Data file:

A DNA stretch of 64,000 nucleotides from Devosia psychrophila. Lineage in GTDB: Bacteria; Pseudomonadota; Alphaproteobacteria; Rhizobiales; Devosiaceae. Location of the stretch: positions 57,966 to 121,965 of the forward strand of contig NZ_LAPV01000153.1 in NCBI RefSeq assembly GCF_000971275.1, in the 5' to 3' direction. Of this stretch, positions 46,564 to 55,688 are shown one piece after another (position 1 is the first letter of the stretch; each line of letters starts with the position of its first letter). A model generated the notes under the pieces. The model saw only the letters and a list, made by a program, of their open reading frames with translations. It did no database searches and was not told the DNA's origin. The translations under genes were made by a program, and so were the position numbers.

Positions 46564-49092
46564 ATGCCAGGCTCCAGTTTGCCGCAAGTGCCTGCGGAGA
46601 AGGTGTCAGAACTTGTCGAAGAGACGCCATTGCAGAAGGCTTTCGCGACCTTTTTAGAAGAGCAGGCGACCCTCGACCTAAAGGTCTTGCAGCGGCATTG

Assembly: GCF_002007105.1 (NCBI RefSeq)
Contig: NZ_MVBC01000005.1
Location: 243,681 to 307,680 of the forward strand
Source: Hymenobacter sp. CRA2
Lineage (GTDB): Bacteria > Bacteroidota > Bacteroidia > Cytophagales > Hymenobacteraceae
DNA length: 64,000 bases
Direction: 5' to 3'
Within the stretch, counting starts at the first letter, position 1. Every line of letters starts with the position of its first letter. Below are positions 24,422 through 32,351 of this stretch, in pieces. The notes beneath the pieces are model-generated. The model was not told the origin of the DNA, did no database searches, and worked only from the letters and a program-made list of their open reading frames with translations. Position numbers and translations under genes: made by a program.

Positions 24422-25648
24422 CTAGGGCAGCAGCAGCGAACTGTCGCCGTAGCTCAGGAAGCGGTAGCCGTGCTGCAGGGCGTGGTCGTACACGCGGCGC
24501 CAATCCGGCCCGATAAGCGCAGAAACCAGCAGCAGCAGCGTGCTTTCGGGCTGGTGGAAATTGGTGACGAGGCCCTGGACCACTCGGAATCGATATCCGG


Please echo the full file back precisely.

A DNA stretch of 64,000 nucleotides from Devosia psychrophila. Lineage in GTDB: Bacteria; Pseudomonadota; Alphaproteobacteria; Rhizobiales; Devosiaceae. Location of the stretch: positions 57,966 to 121,965 of the forward strand of contig NZ_LAPV01000153.1 in NCBI RefSeq assembly GCF_000971275.1, in the 5' to 3' direction. Of this stretch, positions 46,564 to 55,688 are shown one piece after another (position 1 is the first letter of the stretch; each line of letters starts with the position of its first letter). A model generated the notes under the pieces. The model saw only the letters and a list, made by a program, of their open reading frames with translations. It did no database searches and was not told the DNA's origin. The translations under genes were made by a program, and so were the position numbers.

Positions 46564-49092
46564 ATGCCAGGCTCCAGTTTGCCGCAAGTGCCTGCGGAGA
46601 AGGTGTCAGAACTTGTCGAAGAGACGCCATTGCAGAAGGCTTTCGCGACCTTTTTAGAAGAGCAGGCGACCCTCGACCTAAAGGTCTTGCAGCGGCATTG

Assembly: GCF_002007105.1 (NCBI RefSeq)
Contig: NZ_MVBC01000005.1
Location: 243,681 to 307,680 of the forward strand
Source: Hymenobacter sp. CRA2
Lineage (GTDB): Bacteria > Bacteroidota > Bacteroidia > Cytophagales > Hymenobacteraceae
DNA length: 64,000 bases
Direction: 5' to 3'
Within the stretch, counting starts at the first letter, position 1. Every line of letters starts with the position of its first letter. Below are positions 24,422 through 32,351 of this stretch, in pieces. The notes beneath the pieces are model-generated. The model was not told the origin of the DNA, did no database searches, and worked only from the letters and a program-made list of their open reading frames with translations. Position numbers and translations under genes: made by a program.

Positions 24422-25648
24422 CTAGGGCAGCAGCAGCGAACTGTCGCCGTAGCTCAGGAAGCGGTAGCCGTGCTGCAGGGCGTGGTCGTACACGCGGCGC
24501 CAATCCGGCCCGATAAGCGCAGAAACCAGCAGCAGCAGCGTGCTTTCGGGCTGGTGGAAATTGGTGACGAGGCCCTGGACCACTCGGAATCGATATCCGG